Dr. Telhami began by introducing his paper and outlining the set of questions it addressed regarding Arab public perceptions. Survey respondents were comprised of population samples from six Arab countries – Egypt, Saudi Arabia, Morocco, Lebanon, United Arab Emirates, and Jordan – totaling approximately 4,000 people per year polled. Respondents first ranked the Palestine issue among their personal priorities, with results recorded as percentages of respondents placing the issue either “most important” or “top three.” Formulated based on the theory that an issue’s ranking is a strong indicator of behavioral consequences, the question yielded relatively consistent responses across countries each year, with demographics appearing to have little influence on response, with the exception of a slight negative correlation between income level and prioritization, indicating that wealthy individuals hold values more in line with their government’s political agendas. Overwhelmingly, the trends over time corresponded with the issue’s prominence in the news at the time the question was posed. For example, prioritization in the 2008 polls, which were taken in March, rose across the board, which Telhami attributes to the survey’s proximity to the Israeli incursion into Gaza.

The second question the survey posed gauged Arab public opinion on the Hamas-Fatah divide and this finding’s role in evaluating the Palestine question. The dominant trend showed higher support for Hamas in all countries, especially among men and lower income respondents, as well as strong preference for a Palestinian Unity government in all countries polled. Increasing support for opposition was another apparent trend, demonstrated by stronger backing for Hezbollah in Lebanon, as moderates have not delivered in terms of public services and security, and are often perceived as pawns of the Bush administration.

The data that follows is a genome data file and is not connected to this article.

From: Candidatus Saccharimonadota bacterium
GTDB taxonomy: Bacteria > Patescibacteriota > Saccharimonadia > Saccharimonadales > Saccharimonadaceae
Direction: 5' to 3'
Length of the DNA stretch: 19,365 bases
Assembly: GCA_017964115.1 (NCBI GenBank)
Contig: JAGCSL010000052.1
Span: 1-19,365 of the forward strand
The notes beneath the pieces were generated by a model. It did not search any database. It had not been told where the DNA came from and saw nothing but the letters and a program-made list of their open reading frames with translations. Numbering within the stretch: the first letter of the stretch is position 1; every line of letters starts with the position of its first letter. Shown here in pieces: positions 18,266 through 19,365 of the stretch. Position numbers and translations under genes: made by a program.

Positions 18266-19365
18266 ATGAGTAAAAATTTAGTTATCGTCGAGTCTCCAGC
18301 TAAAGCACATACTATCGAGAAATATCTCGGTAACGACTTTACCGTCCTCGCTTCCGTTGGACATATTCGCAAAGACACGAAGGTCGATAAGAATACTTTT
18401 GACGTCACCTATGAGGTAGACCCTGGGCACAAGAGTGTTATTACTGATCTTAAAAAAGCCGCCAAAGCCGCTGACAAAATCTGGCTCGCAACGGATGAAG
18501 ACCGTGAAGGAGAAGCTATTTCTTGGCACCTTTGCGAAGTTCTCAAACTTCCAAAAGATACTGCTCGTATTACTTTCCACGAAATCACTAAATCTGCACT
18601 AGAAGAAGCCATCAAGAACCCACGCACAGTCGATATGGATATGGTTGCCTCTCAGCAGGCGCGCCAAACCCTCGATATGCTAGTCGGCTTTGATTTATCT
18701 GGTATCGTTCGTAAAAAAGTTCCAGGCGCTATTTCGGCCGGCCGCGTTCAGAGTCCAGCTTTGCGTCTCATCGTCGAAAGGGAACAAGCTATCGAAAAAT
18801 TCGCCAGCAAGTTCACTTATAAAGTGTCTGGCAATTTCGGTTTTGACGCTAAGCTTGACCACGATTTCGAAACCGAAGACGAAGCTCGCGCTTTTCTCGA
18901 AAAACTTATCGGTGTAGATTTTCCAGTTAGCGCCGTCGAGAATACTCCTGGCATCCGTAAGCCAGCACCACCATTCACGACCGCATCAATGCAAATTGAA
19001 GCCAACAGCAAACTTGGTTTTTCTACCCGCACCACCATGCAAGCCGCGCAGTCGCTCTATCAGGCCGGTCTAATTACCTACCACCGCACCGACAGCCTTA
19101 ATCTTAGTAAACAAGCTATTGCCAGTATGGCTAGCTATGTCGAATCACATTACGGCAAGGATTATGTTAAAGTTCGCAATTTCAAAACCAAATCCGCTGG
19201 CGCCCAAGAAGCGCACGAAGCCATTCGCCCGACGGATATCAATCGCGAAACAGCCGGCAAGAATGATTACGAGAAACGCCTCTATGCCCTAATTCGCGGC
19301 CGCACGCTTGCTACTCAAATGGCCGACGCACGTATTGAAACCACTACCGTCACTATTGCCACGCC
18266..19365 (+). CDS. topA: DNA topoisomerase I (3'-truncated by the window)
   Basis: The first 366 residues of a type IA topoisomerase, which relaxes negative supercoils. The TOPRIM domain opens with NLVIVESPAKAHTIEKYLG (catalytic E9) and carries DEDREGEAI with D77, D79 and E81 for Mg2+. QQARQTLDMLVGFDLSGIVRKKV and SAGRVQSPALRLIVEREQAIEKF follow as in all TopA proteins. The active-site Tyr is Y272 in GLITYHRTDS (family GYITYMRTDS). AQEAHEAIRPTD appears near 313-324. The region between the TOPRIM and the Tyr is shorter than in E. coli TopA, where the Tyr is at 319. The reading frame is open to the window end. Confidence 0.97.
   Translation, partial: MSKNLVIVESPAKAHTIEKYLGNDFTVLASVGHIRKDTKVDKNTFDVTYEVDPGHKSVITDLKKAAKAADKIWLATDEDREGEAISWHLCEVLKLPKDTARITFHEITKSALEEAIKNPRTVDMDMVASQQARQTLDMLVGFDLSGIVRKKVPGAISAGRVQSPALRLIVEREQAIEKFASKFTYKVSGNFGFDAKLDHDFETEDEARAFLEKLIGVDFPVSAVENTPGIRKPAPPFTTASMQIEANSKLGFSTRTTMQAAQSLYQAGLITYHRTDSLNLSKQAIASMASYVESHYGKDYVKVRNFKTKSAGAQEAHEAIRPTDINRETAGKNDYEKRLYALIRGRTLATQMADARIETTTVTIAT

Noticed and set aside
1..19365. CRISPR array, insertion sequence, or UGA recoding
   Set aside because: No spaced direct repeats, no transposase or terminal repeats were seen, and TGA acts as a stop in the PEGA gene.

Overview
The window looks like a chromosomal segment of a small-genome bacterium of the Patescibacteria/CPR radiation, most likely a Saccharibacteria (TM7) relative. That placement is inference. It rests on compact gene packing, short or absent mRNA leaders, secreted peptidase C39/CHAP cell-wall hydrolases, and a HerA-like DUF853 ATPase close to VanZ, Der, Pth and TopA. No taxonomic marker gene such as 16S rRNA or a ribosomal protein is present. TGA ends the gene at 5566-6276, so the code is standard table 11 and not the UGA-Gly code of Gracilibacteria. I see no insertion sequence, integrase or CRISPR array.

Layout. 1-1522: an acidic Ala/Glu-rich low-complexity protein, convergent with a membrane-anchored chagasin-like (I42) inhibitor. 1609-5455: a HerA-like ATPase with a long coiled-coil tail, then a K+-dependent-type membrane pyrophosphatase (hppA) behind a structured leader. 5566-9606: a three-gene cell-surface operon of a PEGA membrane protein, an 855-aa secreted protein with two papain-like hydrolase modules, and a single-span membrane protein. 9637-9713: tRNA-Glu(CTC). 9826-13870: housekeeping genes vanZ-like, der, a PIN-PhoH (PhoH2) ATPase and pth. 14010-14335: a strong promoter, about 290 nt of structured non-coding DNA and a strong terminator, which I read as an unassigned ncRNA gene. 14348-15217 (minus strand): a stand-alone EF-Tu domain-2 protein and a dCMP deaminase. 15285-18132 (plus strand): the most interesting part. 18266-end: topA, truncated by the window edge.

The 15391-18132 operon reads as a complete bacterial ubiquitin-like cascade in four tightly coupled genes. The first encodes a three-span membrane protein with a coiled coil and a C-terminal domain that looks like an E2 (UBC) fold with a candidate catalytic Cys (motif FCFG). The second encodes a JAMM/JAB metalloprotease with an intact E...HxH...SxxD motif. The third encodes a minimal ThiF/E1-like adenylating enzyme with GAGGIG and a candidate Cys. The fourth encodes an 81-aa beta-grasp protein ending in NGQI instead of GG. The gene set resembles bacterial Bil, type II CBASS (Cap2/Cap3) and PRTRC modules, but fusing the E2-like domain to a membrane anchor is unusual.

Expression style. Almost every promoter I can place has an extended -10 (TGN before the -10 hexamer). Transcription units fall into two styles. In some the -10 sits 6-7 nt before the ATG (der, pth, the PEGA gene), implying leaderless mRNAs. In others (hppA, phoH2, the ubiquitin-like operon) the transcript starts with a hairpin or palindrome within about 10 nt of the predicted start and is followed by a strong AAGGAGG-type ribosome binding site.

Third, the survey asked respondents what step taken by Washington would most improve their perceptions of the U.S. The number one response in all countries polled was brokerage of the peace process based on the 1967 borders, followed by troop U.S. withdrawal from the region. Over 75 percent of respondents said their judgment of America was based more on U.S. policies than on their perceptions of American values.

The following question examined Arab public opinion toward Israel. Only posed twice, in 2006 and 2008, the results indicate a drop in the number of Arabs who perceive Israel as on its way to defeat. This explains why many Arabs and Israelis both see a two-state solution as preferable, but most do not expect that such an arrangement would be acceptable to the other side, predicting protracted violence to be the outcome of the situation.

Telhami’s next question addressed the prism through which Arabs view the U.S. Surprisingly, the Palestinian-Israeli conflict exerts the most dominant influence on this perception, as Arabs view the U.S. and Israel as the two countries posing the greatest threats, despite Iran’s close geographic proximity. Arabs still viewed Iran as a threat, but their responses to this question are telling in terms of the way they prioritize issues. Dr. Telhami referenced this prism as a “prism of pain,” in which the Palestinian-Israeli conflict “trumps all else.”